I hung up posters and kept thinking, "there's something wrong." I thought it was the lack of murals (I haven't gotten permission to paint on walls) but then it hit me, "I'm in a cave." The school is all indoors.

They say it's more eco-friendly this way. It might save electricity, but I'm not sure that a windowless school helps kids become friends with the ecological surroundings.

At my last school, I stood in the sun for four minutes every hour. I knew the time by the shadows on my class walls. Now, I'm stuck trusting the clock.

doyle said...

Dear Charlie,

This may have been my happiest response from someone yet--I get ecstatic when people grow their own food. It is life changing, and it gets us closer to the Mystery. (I'm not sure that my great Uncle Joe who celebrated a jubilee at Villanova would agree, but he came of age at a time when folks knew where food came from.)

Dear lucychili,

Most of us are lost, but I'm not sure that's the real problem--I suspect most of the lost do not realize they're lost, and that scares me.

Dear Alla,

Your students' blogging inspired me. I'm really excited about this.

What kind of permissions did you get before blogging?

(I'm counting on you to kick me in the butt if my courage should flag.)

Dear Errin,

I like your suggestion! I'd love to collaborate with the art teachers. "Drawing from observation" teaches more than any textbook illustration.

(Mr. Knukowski, my 7th grade teacher, tortured us with his "Draw and Label" assignments. But guess what? He knew what he was doing.)

Dear John,

If you're as much like as as I suspect, you'll never quite trust the clock. Hang in there--I am ecstatic that I am getting windows!

lucychili said...

I am happy that the windows
you both mean are not digital. =)

it is hailing
frogs and bees are mute
the duck is sitting
coffee is on

doyle said...

Dear lucychili,

I've shared this before, but I like it, so I'll share it again.

I've enjoyed Friends' (Quaker) Meetings, mostly silence, punctuated every very now and again by someone moved to speak. At many meetings, no one speaks.

I watch the shadows move, I look at the grain of wood in the pew in front of me. Outside the window is a telephone line.

I keep thinking about the finite digital information transmitted through that wire, then about the infinite variety of life surrounding that wire.

I love windows, but I'm not a fan of Microsoft.

laurawilson25 said...

Can you share your plans for the assignment? I'm researching information for something similar for my students to do this year, but ecology isn't my favorite topic, either, so I'm not sure how to go about creating something do-able. Any ideas you can share would be appreciated.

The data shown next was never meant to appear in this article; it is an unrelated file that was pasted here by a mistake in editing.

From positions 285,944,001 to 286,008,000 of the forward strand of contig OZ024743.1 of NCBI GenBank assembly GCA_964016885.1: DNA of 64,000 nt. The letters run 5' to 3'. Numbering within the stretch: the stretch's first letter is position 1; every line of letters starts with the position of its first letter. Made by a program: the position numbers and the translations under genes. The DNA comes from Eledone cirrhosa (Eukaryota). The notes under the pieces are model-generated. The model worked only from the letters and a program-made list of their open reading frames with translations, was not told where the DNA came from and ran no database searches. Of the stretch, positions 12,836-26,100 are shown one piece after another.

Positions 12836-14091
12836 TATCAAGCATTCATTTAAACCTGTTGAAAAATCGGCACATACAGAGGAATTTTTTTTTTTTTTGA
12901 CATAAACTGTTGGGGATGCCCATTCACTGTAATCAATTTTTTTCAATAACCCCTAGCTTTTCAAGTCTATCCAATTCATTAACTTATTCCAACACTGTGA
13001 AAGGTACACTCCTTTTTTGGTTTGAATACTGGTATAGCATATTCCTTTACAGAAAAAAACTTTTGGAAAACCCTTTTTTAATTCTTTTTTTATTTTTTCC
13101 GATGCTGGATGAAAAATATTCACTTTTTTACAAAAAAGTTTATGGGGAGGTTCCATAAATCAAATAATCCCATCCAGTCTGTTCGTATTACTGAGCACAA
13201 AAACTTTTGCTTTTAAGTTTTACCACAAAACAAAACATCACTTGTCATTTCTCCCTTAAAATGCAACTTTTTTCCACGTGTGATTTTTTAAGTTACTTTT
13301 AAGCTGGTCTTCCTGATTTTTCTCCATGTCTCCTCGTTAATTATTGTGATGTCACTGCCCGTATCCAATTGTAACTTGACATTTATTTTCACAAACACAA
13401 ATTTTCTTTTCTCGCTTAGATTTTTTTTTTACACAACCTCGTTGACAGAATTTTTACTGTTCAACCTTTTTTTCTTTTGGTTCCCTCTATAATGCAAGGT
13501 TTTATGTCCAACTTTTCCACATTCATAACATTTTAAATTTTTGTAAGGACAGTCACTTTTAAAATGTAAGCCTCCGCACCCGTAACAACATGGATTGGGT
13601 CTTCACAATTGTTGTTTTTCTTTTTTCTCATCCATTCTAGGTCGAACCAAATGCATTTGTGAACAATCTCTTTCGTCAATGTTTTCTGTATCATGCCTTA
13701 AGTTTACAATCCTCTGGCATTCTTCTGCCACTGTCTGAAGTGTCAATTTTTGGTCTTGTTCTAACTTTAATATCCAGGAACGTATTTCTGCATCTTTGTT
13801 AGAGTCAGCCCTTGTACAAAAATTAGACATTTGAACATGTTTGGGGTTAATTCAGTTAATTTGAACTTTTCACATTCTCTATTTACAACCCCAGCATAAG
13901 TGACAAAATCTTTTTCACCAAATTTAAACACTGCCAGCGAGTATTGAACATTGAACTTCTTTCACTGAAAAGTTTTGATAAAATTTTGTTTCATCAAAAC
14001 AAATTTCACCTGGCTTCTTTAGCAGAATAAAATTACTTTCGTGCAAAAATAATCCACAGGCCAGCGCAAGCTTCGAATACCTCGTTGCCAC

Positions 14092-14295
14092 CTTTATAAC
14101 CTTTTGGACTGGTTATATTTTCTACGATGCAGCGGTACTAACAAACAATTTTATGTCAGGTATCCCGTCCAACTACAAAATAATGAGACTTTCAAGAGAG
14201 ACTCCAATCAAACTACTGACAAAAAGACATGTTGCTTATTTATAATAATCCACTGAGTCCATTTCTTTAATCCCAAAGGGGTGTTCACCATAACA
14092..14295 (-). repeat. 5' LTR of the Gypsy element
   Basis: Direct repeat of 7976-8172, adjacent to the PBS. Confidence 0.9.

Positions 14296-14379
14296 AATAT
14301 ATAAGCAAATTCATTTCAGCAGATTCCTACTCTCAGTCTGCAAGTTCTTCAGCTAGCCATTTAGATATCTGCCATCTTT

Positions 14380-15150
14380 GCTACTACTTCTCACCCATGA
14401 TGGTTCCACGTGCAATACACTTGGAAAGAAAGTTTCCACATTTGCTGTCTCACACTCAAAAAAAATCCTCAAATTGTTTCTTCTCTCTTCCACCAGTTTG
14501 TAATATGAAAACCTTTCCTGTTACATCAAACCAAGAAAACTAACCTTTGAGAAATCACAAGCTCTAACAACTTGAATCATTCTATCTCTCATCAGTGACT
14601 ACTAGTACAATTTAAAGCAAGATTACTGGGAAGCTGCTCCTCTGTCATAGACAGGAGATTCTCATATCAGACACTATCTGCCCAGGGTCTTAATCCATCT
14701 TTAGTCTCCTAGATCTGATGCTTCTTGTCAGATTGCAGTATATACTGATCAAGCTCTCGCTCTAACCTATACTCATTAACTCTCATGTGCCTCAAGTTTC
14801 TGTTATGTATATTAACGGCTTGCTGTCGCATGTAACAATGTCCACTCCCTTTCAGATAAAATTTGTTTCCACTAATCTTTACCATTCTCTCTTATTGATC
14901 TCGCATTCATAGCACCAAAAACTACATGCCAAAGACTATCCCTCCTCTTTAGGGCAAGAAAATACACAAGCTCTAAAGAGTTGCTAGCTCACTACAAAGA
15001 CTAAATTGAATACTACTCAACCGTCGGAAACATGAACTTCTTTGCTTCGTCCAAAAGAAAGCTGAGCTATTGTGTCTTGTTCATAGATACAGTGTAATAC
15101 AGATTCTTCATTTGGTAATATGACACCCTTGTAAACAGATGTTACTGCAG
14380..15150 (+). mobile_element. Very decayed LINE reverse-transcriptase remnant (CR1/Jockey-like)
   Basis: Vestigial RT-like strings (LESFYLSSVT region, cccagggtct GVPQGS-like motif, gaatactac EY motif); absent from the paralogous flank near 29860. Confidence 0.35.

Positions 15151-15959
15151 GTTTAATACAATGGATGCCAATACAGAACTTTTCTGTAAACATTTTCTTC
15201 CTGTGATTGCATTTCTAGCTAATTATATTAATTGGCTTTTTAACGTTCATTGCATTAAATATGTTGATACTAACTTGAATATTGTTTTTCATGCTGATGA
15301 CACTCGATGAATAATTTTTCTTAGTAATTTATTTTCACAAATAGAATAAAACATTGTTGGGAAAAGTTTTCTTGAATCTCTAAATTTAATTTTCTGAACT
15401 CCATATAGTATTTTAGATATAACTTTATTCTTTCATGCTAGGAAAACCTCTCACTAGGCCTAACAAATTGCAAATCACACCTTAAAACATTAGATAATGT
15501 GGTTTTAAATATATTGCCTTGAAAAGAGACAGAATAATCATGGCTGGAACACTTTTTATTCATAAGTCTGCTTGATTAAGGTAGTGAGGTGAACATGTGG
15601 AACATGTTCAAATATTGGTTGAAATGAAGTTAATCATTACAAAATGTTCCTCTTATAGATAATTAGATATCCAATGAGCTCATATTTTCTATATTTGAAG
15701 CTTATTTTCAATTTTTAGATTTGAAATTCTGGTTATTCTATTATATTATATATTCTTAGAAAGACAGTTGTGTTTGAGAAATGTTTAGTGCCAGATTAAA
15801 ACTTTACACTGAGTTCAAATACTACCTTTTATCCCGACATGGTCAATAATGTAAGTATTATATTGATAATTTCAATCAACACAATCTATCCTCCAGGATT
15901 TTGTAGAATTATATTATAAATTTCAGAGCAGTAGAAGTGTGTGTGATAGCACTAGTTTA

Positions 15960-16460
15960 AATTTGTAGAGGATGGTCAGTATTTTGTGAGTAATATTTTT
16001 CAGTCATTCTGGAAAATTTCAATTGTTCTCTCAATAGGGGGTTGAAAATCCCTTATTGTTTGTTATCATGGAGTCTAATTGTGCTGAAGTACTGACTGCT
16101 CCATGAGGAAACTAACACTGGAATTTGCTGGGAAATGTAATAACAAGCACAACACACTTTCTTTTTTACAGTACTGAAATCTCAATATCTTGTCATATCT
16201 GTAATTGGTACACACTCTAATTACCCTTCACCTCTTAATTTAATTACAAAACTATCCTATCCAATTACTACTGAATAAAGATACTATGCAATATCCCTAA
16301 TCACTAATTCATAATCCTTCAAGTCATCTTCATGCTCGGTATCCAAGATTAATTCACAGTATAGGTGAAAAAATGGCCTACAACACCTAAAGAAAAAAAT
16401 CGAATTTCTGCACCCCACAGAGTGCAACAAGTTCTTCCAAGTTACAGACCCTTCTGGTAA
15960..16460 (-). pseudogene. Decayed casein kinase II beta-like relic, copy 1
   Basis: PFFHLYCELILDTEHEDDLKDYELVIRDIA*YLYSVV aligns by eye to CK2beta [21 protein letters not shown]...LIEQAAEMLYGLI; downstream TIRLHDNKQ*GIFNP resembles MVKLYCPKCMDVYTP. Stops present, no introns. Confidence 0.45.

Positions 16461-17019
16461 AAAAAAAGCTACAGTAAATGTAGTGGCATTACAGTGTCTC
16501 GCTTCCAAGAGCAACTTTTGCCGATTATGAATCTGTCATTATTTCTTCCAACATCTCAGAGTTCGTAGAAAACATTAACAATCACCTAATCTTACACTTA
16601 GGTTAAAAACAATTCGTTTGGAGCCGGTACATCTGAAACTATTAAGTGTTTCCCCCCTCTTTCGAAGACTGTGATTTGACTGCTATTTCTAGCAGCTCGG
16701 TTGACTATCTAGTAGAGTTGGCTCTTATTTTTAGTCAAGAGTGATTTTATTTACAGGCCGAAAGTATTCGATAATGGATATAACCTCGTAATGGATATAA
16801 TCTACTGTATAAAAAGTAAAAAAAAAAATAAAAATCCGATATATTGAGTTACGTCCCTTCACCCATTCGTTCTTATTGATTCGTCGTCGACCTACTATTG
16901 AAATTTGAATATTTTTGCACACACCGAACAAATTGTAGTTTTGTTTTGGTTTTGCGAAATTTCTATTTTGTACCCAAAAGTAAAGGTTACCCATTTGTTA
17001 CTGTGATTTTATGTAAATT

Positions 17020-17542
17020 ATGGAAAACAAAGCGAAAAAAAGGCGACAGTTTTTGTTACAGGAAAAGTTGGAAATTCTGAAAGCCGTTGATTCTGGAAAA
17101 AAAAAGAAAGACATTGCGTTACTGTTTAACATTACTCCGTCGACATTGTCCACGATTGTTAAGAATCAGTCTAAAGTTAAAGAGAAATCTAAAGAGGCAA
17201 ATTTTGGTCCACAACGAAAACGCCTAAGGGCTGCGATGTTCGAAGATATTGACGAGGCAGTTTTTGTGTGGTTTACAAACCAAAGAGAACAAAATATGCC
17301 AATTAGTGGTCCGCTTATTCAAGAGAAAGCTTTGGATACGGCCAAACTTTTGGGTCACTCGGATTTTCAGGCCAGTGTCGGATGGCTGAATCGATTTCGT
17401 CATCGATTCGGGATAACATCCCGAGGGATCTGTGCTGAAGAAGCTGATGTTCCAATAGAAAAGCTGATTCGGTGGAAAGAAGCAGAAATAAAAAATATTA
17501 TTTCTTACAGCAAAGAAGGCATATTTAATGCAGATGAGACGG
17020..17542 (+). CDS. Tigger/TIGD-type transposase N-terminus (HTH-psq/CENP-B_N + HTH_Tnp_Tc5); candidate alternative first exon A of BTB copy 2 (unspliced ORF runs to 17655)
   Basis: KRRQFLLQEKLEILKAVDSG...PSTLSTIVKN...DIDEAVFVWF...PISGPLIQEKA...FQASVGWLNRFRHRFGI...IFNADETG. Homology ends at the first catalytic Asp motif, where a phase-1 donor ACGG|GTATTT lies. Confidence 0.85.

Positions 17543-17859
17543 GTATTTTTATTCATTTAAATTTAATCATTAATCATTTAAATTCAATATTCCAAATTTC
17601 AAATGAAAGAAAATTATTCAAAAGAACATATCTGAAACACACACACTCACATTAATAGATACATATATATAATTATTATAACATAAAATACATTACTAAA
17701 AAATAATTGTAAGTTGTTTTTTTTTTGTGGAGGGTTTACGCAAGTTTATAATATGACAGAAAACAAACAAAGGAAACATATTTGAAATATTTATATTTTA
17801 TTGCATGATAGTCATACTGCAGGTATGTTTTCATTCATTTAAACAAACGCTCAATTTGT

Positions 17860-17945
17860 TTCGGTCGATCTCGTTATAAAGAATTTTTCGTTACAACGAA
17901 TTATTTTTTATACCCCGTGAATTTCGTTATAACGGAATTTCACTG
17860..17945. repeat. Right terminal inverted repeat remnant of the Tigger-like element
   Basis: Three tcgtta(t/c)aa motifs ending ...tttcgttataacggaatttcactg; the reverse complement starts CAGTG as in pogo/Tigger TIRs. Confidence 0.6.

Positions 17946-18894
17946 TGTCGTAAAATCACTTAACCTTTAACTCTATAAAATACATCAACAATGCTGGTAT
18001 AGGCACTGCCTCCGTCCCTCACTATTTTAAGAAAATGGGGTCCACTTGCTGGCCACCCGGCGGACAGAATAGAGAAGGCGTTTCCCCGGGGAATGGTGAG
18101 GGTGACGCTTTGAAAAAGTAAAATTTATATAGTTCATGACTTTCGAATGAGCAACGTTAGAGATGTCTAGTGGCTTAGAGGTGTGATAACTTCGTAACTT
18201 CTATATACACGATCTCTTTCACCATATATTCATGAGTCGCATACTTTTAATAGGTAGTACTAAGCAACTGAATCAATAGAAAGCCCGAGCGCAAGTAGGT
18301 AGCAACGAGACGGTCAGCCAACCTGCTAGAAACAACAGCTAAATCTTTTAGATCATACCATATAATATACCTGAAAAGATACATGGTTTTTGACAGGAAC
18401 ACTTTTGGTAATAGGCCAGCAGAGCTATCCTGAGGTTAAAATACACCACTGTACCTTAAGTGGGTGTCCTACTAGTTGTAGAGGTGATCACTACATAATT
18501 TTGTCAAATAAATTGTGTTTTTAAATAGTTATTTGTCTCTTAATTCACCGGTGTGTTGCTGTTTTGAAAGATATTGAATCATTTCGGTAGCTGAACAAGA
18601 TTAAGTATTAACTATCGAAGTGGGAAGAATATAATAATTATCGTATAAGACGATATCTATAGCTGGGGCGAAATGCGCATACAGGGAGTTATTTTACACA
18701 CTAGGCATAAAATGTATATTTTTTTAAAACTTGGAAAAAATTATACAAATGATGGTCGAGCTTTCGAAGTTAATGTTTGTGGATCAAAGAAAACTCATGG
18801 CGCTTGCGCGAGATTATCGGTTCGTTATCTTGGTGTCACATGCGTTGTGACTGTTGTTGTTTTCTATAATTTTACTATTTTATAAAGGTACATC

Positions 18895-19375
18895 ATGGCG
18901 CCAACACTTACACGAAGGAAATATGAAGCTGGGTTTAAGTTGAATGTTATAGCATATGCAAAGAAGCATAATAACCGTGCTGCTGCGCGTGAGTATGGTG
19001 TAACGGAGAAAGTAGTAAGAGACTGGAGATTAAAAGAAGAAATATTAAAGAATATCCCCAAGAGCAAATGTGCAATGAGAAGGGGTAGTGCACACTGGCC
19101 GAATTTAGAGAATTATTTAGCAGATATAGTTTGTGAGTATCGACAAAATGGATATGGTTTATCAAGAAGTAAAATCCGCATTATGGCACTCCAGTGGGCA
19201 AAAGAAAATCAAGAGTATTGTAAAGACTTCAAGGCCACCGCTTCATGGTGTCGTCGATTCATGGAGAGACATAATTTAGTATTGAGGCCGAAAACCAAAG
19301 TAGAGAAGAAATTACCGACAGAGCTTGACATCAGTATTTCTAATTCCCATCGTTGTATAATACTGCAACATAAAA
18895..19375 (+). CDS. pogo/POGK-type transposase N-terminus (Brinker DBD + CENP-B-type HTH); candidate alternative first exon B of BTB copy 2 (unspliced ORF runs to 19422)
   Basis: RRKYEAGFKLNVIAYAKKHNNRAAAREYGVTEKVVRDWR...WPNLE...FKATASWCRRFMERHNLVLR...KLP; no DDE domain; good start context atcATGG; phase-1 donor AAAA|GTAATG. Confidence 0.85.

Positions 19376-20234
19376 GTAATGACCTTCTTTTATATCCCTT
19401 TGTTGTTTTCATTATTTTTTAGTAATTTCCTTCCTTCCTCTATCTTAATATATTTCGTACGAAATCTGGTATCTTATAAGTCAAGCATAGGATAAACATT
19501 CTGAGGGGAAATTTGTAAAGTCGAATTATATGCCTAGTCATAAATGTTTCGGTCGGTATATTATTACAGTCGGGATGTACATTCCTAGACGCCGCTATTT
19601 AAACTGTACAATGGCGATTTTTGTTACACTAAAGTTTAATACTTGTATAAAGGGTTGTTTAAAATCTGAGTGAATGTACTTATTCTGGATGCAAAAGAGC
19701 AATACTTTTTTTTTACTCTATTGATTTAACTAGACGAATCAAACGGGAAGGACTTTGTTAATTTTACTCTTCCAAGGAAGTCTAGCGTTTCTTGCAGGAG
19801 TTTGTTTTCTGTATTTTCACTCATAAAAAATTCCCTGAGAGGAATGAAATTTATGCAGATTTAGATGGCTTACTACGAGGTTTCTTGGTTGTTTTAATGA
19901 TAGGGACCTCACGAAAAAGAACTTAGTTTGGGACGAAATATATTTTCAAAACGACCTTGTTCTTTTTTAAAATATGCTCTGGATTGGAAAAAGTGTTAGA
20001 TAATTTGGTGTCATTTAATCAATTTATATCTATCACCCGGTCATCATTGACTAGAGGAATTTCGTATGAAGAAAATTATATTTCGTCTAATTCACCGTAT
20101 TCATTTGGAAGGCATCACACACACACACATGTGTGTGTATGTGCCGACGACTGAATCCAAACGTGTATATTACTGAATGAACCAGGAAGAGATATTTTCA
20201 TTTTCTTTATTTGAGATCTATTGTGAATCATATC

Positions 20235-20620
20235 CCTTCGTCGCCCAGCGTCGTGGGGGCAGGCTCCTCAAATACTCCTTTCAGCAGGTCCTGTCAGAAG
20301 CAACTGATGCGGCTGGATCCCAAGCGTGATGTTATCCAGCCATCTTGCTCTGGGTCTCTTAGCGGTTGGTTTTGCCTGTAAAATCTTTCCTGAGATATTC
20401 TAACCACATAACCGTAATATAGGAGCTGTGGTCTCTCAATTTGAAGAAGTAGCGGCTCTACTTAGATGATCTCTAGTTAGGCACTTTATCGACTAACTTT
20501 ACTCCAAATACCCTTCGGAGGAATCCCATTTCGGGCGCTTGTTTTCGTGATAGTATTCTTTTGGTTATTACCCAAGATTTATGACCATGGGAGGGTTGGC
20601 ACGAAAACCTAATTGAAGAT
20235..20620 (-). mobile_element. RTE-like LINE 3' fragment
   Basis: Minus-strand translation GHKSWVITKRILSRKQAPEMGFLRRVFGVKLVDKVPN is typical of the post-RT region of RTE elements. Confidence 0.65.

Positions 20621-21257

doyle said...

Dear laurawilson25,

Sure, but I've not distilled it into a formal lesson plan yet, one because it's still summer and I play a bit, and two because our district is modifying lesson plans to fit in with UbD.

Off the cuff, on a lovely late summer Sunday afternoon, right after a lovely paddle on the Delaware Bay, with the requisite refreshments nearby, here it goes:

1) Hone students' observational abilities through authentic practice
2) Develop students' sense of local ecology/environment
3) Enhance students' written communication skills

Blogging: students will blog their findings biweekly. While open-ended observations are encouraged, the teacher will also provide a checklist (with appropriate identifying data) as scaffolding for students as necessary.

(I may offer use of the department camera as well.)

Assessment: I could make this quantitative, I suppose, and I may for those students shooting for a "C", but I may get bold and judge the entries on the quality of the observations. I'll write a rubric, of course, but we're only kidding ourselves with these.

Quality is elusive, sometimes impossibly so, but we do recognize talent or art or whatever you want to call it.

Anyway, just rough thoughts--I should have the actual lesson plan written by September 10--email if you want it.

(This will be an on-going assignment, not a particular "class." Oh, one more thing--I love teaching ecology--not sure how I left the impression that I did not. The key for me is to keep it local, local, local.)